I would suspect you would get this from a lot of users in all.  Most people are not going to care about these benchmarks unless something has made them a problem; eg "it used to be a lot better than this" and that's probably the point; despite what we've been told about NT's anti-fragmentation properties there doesn't seem to be a limit to how bad the fragmentation will get in normal use with with NT. OTOH an abused three year old linux ext3 partition is still performing 'good enough' with cp(1) as a defragmenter for p2p. It still serves files to the network faster than windows could on the same hardware.

As for other filesystems, to put it bluntly, why should they care? The primary aim of the the non-native filesystem drivers is to exchange data with other operating systems, speed is just an option, getting there intact is the goal.

Anyway to sum up ... lies, damned lies, and statistics.  Cheesy

PS: /me waiting with bated breath for the jkdefrag scripting language.  Cool
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jeroen
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« Reply #25 on: June 12, 2007, 10:50:53 am »

Quote from: "robert"
despite what we've been told about NT's anti-fragmentation properties there doesn't seem to be a limit to how bad the fragmentation will get in normal use with with NT.

Wow! No limit? Files that are not fragmented will not get fragmented. And NT is completely antiquated, you should compare with Windows 2000 or 2003.

Quote from: "robert"
It still serves files to the network faster than windows could on the same hardware.

I don't want to start a "which is faster" war here, but I suspect this is a myth, just like linux not needing a defragger is a myth. In the early days of windows it was true, but Windows has improved tremendously. Take a look at this comparison: Microsoft Windows Server 2003 vs. Linux Competitive File Server Performance Comparison. It was payed for by Microsoft, so it may be biased, but still an impressive advantage for Windows.
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Soichiro
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« Reply #26 on: June 13, 2007, 09:52:25 am »

Well, nothing's going to get accomplished by debating about how much the file systems fragment, since we already know all file systems get fragmented. Since it doesn't look like anyone else is going to, I guess I'll start experimenting with porting jkDefrag to Linux, since I have some C++ knowledge and access to a computer to test it on.

This probably won't end well... :roll:  But at least worst case scenario is I have to format a few partitions with no important data on them.  Tongue
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jeroen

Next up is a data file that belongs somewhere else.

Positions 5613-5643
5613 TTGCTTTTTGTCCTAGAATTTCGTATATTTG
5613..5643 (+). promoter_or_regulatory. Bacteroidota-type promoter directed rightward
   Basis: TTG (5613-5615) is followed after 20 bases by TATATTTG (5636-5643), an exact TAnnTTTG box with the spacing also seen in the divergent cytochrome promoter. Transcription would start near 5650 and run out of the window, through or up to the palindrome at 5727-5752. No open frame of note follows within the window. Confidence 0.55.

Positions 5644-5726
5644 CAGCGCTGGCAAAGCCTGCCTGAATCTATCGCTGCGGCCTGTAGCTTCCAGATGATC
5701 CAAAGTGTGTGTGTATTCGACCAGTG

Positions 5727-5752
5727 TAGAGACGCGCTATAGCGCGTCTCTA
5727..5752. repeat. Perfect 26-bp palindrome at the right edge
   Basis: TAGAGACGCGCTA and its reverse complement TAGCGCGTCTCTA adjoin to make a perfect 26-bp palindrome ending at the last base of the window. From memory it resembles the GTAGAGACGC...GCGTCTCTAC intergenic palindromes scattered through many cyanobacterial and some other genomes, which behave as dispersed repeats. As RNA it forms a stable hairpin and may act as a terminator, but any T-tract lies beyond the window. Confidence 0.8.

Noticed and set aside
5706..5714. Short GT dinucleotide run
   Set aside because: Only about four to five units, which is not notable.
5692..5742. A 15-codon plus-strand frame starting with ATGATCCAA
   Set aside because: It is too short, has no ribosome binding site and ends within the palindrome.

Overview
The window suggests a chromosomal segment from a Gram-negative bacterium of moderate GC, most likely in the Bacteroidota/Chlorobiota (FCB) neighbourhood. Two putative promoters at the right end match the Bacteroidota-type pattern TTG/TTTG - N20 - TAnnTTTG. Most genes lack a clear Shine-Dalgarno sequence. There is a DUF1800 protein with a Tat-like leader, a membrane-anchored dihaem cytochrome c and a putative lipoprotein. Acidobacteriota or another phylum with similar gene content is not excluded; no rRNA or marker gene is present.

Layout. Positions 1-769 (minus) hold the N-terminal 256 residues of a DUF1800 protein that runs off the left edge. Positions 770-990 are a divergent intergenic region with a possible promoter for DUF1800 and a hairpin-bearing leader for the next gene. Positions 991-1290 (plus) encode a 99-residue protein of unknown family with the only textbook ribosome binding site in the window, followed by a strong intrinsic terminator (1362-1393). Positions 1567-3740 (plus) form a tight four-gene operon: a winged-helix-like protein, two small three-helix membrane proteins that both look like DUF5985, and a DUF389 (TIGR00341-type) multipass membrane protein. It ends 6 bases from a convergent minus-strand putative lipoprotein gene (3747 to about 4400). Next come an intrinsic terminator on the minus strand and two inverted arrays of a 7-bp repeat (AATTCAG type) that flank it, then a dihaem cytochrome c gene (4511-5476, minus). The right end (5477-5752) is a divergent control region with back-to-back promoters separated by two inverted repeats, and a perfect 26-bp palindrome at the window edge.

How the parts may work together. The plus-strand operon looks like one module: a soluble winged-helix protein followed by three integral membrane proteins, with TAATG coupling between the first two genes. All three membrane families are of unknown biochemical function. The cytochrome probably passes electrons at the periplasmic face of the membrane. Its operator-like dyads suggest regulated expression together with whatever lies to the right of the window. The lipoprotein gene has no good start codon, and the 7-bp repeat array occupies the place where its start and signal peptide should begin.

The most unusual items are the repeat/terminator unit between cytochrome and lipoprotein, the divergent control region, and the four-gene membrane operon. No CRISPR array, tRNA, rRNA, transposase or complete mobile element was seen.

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« Reply #27 on: June 13, 2007, 11:05:41 am »

JkDefrag relies on the Microsoft defragmentation api, which has just three calls:

- FSCTL_GET_RETRIEVAL_POINTERS to get a list of all the fragments of a file.
- FSCTL_GET_VOLUME_BITMAP to get a bitmap of the disk, one bit per cluster, 0 is free, 1 is in use.
- FSCTL_MOVE_FILE to move a file from wherever it is to a specific disk location. Fragments are automatically joined or created.

Click one of the calls to see the manual page on the Micorosft website. If you can build a Linux version of these three calls then JkDefrag can be ported.
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Soichiro
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« Reply #28 on: June 14, 2007, 08:56:54 am »

It turns out it won't be easy. The only way to port it to Linux would be to rewrite the functions completely, or to somehow get Microsoft to release the source code for their libraries, but I don't think that'll happen. It's obviously possible to code this, since Microsoft did it once, but it's going to be pretty difficult. To begin, the way Microsoft calls these functions doesn't make any sense at all. How it actually works is beyond me. I might be able to create some functions that produce the same result, although the way they obtain it would be different and would require significantly modifying the code inside jkDefrag.

In other words, it's going to take a while. Sad
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jeroen
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« Reply #29 on: June 14, 2007, 09:40:36 am »

I agree. I'm not worried about changes in JkDefrag, but the big problem will be the third function, to move a file to a given spot on harddisk. I think it requires special hooks deep inside the filesystem drivers to make sure that data cannot get lost or corrupted, on a running system without using locking.